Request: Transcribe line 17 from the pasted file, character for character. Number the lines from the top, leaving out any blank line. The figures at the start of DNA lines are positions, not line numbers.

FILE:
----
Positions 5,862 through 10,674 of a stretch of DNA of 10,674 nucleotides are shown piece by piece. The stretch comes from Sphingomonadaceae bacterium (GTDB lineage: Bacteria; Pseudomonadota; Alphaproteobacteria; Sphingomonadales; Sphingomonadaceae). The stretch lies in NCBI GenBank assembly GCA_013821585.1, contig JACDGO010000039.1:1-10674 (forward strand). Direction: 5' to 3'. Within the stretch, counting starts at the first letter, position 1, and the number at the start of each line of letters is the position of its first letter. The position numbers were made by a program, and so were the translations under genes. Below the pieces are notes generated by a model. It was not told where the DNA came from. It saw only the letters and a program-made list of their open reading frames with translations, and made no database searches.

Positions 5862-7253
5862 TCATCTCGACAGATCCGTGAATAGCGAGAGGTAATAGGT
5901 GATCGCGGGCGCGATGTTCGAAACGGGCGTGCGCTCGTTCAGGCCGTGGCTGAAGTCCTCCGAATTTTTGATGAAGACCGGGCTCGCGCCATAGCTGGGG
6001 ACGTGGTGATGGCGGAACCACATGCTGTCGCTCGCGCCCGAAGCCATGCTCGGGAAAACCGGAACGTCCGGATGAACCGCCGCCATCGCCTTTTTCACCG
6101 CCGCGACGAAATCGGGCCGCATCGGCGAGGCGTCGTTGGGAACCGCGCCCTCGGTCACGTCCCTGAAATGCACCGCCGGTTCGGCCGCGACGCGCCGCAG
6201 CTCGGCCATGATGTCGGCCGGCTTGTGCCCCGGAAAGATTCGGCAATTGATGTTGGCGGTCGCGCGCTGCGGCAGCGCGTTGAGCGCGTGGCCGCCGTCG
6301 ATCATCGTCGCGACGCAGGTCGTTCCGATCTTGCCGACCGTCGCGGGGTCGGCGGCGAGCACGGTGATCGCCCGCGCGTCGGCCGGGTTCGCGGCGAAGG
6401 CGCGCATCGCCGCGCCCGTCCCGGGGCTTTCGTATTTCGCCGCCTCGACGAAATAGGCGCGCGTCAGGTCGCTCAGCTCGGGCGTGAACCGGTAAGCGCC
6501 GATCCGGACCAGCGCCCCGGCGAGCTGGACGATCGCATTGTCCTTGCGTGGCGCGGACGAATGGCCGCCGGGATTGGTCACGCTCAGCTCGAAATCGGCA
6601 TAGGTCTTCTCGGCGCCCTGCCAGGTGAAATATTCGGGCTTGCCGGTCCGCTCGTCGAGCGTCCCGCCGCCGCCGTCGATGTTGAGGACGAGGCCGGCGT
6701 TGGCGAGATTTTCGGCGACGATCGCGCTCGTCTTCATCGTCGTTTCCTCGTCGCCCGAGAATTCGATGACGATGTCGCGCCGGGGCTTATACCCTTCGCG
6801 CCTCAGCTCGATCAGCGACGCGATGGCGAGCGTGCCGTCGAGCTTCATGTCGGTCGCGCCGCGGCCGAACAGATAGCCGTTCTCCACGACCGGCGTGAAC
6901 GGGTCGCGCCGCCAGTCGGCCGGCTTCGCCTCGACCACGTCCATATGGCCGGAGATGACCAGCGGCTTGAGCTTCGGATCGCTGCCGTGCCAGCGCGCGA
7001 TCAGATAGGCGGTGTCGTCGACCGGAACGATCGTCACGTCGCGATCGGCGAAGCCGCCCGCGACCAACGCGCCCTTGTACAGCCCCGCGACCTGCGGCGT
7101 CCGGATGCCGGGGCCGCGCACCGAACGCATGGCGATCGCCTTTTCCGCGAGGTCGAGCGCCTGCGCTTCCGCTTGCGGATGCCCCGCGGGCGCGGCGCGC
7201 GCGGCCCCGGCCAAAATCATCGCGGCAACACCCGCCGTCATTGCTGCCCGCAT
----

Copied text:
7201 GCGGCCCCGGCCAAAATCATCGCGGCAACACCCGCCGTCATTGCTGCCCGCAT